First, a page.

Growth threatens backyard cricket

By Lawrence Gullery


The days of being able to play backyard cricket in homes around Hastings and Napier may be coming to an end as pressure comes on to encourage urban growth to develop upwards, instead of out across the Heretaunga Plains.

Hastings District Council is entering the second part of a study looking at how it can encourage medium-density housing to consolidate urban dwellings within the city boundaries.

The move is also a trade-off to prevent residential development from occurring over the Heretaunga Plains, which is vital to the viticulture and agriculture economies of the region.

Statistics New Zealand figures for Hastings and Napier between 2016 and 2031 predict a 15 per cent increase in the number of "couples without children" families.

There are tipped to be fewer two-parent families and, as a result, more single-parent families in Hastings district. Family households are forecast to increase slightly but there will be more single people living in homes in Hastings.

The council said the changes reflected a "decreasing household size" and it needed to plan to meet the trend. It could mean single and double-storey detached and semi-detached housing formats of two bedrooms or more, rather than terraced housing and multi-storey apartments.

Hastings Mayor Lawrence Yule agreed that convincing people to live in smaller areas would be difficult but the council's plan was long term, looking out to 2045.

"The quality of these new areas will need to be high with access to services and to things like employment areas and schools," Mr Yule said. "It's too early to say where these areas might go but we are looking at the potential of working with property companies who can do some of the development."

He said the council would look at making changes to its district plan to encourage medium-density housing.

The Hawke's Bay Chamber of Commerce supports medium-density and apartment-style living around the CBD.

Its chief executive, Murray Douglas, said Ahuriri was a good example of a former industrial/residential area which had been transformed into apartment living but Hastings struggled for similar sites.

"There was talk of some of the old motel and hotel sites, or areas around the racecourse. It is possible but land price is high," Mr Douglas said.

The chamber had made a submission to the council's review of the CBD suggesting an initiative to build public parks between the CBD and its fringe, and then building medium-density housing in those areas.

"That way the open space you lose from the traditional quarter-acre property is made up somewhat in public community space," he said.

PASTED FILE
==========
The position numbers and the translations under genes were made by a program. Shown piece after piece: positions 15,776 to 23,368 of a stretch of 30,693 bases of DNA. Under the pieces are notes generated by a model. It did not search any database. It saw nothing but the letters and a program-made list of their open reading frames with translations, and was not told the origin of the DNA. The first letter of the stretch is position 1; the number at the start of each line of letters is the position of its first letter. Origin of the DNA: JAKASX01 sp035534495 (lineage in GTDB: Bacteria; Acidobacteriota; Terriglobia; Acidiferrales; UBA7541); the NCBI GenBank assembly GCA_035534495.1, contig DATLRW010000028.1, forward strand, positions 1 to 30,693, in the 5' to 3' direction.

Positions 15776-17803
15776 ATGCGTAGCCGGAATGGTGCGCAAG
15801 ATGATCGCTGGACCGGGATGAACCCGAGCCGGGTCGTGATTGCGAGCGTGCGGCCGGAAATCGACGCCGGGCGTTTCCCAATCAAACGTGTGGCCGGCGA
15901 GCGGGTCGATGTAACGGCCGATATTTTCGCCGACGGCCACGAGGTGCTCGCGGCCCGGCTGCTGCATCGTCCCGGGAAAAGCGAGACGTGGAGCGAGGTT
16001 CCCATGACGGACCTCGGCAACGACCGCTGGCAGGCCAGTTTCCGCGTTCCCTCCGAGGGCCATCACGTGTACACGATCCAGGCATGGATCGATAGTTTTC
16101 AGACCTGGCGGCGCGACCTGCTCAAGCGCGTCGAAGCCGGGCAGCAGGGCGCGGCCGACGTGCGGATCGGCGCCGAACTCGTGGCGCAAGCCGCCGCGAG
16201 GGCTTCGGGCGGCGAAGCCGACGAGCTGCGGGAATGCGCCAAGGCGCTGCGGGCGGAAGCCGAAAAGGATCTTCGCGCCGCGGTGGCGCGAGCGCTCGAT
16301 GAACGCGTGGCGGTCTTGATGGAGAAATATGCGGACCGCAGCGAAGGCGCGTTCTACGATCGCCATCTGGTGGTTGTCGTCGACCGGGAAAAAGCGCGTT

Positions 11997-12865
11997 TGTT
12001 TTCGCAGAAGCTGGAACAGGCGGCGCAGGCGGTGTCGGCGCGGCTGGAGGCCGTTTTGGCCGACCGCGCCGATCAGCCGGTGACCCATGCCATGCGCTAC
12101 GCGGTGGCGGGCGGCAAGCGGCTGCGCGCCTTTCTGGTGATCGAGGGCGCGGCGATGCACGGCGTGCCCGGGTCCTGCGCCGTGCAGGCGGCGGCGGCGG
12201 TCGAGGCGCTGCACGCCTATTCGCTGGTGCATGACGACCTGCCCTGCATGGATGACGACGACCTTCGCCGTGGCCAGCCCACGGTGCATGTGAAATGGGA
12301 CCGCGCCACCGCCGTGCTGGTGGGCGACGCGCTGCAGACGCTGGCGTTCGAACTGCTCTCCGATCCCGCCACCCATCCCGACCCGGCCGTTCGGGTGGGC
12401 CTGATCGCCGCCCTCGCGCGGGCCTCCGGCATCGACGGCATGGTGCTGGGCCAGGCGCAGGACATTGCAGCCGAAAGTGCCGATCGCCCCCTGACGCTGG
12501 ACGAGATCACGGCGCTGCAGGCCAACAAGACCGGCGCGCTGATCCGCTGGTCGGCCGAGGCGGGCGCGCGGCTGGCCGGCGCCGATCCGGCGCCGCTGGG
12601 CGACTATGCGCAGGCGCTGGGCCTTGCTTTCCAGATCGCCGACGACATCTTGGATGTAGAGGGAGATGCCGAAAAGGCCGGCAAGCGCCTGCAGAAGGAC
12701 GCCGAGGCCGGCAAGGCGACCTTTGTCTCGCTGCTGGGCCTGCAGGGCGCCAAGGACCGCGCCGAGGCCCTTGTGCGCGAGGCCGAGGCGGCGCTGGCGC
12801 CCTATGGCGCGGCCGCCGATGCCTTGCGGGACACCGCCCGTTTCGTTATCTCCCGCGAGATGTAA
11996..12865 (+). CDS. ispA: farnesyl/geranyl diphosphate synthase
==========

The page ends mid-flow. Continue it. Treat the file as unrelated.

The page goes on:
"It means you won't be able to play backyard cricket like I remember doing when I was a child, but I think those days will come to an end.

"What you can do is make sure there are public parks available to access and all the amenities to go with it."

High-rise living's time not yet

Tremains real estate principal Simon Tremain believes there is still enough land to develop around Hastings before any move to medium-density housing.

"To me, I don't think our population is growing strong enough to warrant apartment living," Mr Tremain said.

"There is plenty of land available in some areas of Hastings but I suppose it just depends on where the council says its boundaries are for residential development."

Mr Tremain said there were about 200 apartments in Ahuriri and, at the moment, there was "plenty of supply but little demand".

Apartment living globally attracted people because of its convenience - they could walk to work, school or shopping areas.

"They don't drive cars around because they can access everything from their apartment. And I don't think New Zealand is like that, Hawke's Bay definitely isn't," Mr Tremain said.

"When you live in a place like Hawke's Bay, you can drive anywhere in 20 minutes, there's no parking hassles, no driving hassles ... people come to live in Hawke's Bay for that reason."

Mr Tremain said apartments usually attracted young professionals or recently retired people.

"We don't have a lot of young professionals. Most people who come to Hawke's Bay are married and want to start a family.

"I don't see this [medium-density housing as] something that is happening within the next 20 to 30 years."

- HAWKES BAY TODAY

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